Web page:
Working with the University of York, Survive will be highlighting the challenges throughout the week
Sexual Violence Awareness Week 2021 starts on 1 February and Survive will use this opportunity to dispel myths about sexual violence and highlight facts and figures about its prevalence and devastating impact.
Says Chief Executive Officer, Mrs Mags Godderidge: ‘Sadly, hundreds of thousands of people are traumatised every year by sexual violence. The majority do not report the crime, partly because they fear no-one will believe them.
“Myths about rape, sexual assault and child sexual abuse make it harder for survivors to report what has happened to them. Most incidents never see the inside of a courtroom and as a result most perpetrators are never held to account.
The Crime Survey of England and Wales indicates that tens of thousands of people are raped every year, yet prosecutions for rape in England and Wales dropped to an all-time low of just 2,102 in the year ending March 2020. Only 1439 prosecutions resulted in a conviction.
Mrs Godderidge continued: ‘These figures tell a story. Simply put somethings wrong; somethings not working and something definitely needs to change. We are encouraging as many people as possible to join the conversation this national week. They can add their voices to thousands of people across the UK saying #itsnotok.”
Mrs Godderidge explains why they are working with the University of York on this initiative: ‘The University of York is one of the largest employer in the city and they have a significant student population.
“In running activities alongside the university Sexual Violence Liaison Officers, we hope to change opinions and empower the whole university community with the knowledge they need to challenge commonly-held myths whenever and wherever they are encountered.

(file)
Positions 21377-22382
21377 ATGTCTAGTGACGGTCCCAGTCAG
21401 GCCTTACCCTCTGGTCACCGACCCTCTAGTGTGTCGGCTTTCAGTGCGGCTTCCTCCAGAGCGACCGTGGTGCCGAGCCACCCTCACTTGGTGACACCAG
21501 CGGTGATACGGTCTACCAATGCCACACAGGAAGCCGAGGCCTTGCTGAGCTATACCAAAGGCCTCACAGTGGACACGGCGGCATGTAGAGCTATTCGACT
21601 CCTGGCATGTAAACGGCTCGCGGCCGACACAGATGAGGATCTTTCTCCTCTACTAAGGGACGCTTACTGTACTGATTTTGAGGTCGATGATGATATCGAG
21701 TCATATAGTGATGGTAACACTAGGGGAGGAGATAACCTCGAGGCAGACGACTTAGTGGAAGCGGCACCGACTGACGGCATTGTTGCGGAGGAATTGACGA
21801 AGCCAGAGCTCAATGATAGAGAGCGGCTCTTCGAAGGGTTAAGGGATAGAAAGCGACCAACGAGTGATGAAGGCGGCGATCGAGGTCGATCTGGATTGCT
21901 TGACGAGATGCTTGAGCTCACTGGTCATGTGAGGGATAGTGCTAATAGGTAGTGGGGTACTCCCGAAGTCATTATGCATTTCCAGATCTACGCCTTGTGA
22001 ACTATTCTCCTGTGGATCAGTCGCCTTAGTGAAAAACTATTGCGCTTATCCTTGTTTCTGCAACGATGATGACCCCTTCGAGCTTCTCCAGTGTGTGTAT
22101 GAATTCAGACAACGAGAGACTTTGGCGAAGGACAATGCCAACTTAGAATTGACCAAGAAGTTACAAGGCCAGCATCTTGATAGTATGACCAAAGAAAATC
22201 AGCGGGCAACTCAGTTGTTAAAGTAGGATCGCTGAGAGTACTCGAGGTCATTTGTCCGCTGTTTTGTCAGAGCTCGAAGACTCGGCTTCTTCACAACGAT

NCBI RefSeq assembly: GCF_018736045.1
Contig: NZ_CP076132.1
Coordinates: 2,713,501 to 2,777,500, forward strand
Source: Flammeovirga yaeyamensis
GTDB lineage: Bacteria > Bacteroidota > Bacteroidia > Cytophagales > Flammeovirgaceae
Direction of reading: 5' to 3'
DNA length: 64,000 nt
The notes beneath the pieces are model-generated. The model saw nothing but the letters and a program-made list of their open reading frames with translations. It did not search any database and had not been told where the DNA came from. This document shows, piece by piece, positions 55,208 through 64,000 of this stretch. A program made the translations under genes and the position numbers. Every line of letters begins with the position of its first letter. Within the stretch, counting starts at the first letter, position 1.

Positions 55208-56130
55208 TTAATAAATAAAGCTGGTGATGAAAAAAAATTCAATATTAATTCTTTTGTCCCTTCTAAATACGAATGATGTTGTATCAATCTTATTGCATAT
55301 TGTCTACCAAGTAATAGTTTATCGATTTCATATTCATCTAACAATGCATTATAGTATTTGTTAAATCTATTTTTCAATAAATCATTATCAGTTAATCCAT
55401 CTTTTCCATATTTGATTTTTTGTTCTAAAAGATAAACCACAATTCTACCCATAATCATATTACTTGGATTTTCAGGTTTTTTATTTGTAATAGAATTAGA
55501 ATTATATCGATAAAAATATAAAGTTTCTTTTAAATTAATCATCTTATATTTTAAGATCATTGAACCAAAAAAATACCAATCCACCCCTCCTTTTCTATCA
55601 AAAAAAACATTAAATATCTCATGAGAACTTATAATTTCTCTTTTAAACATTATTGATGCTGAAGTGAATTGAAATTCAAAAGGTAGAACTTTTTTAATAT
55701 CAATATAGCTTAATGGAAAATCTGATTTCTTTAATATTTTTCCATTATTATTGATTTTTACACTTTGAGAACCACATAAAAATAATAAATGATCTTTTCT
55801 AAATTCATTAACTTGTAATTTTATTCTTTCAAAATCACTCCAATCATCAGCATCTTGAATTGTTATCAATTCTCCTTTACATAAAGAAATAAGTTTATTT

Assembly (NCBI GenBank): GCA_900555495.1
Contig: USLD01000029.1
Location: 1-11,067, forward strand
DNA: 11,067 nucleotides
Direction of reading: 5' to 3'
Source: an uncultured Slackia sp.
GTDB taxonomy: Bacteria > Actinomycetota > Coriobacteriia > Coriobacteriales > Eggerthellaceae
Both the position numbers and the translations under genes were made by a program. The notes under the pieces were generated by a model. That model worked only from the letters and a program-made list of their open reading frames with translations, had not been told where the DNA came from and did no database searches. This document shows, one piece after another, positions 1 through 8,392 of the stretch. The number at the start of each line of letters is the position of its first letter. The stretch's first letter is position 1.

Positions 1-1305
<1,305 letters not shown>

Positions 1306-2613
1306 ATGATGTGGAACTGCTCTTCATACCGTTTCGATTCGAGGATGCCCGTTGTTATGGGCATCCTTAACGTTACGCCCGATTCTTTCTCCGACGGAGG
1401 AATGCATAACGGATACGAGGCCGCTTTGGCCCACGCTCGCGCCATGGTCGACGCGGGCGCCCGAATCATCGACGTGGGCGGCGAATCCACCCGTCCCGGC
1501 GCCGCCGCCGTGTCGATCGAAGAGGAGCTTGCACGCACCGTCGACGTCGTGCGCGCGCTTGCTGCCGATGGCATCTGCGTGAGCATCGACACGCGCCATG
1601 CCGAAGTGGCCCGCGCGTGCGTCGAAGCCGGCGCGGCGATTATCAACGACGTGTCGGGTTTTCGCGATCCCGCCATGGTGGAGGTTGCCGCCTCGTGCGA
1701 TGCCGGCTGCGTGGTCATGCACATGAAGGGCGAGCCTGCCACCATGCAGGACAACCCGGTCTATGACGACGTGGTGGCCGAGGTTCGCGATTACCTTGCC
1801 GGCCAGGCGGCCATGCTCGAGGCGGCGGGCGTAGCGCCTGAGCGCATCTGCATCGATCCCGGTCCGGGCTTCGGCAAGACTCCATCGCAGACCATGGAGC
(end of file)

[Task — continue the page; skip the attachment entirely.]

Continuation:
Earlier this month, a Freedom of Information (FOI) request by the Yorkshire Post found over 80 police cautions had been issued in Yorkshire for sexual offences including rape, since 2015.
‘Cautions for rape are a symptom of a much bigger problem,” says Mrs Godderidge. “The reporting and criminal justice system is stacked against survivors. We know that 90% of rapes are committed by a person known to the victim such as a friend, acquaintance, colleague, partner, or ex-partner.
“So why so few prosecutions? The answer partly lies in a system which appears to still put survivors ‘on trial’ and a Crown Prosecution Service (CPS) which often bases its decision to prosecute on the likelihood of winning. Survivors deserve better and the CPS needs to be bolder and braver in its decision-making.
According to figures published by the Local Government Association, sexual violence in Yorkshire and the Humber over indexed the figure for the rest of England – 3.02 offences per 1000 versus 2.54 per 1000 for the 12 months ending Q2 2020.
Click to read about the myths, facts and figures regarding sexual violence.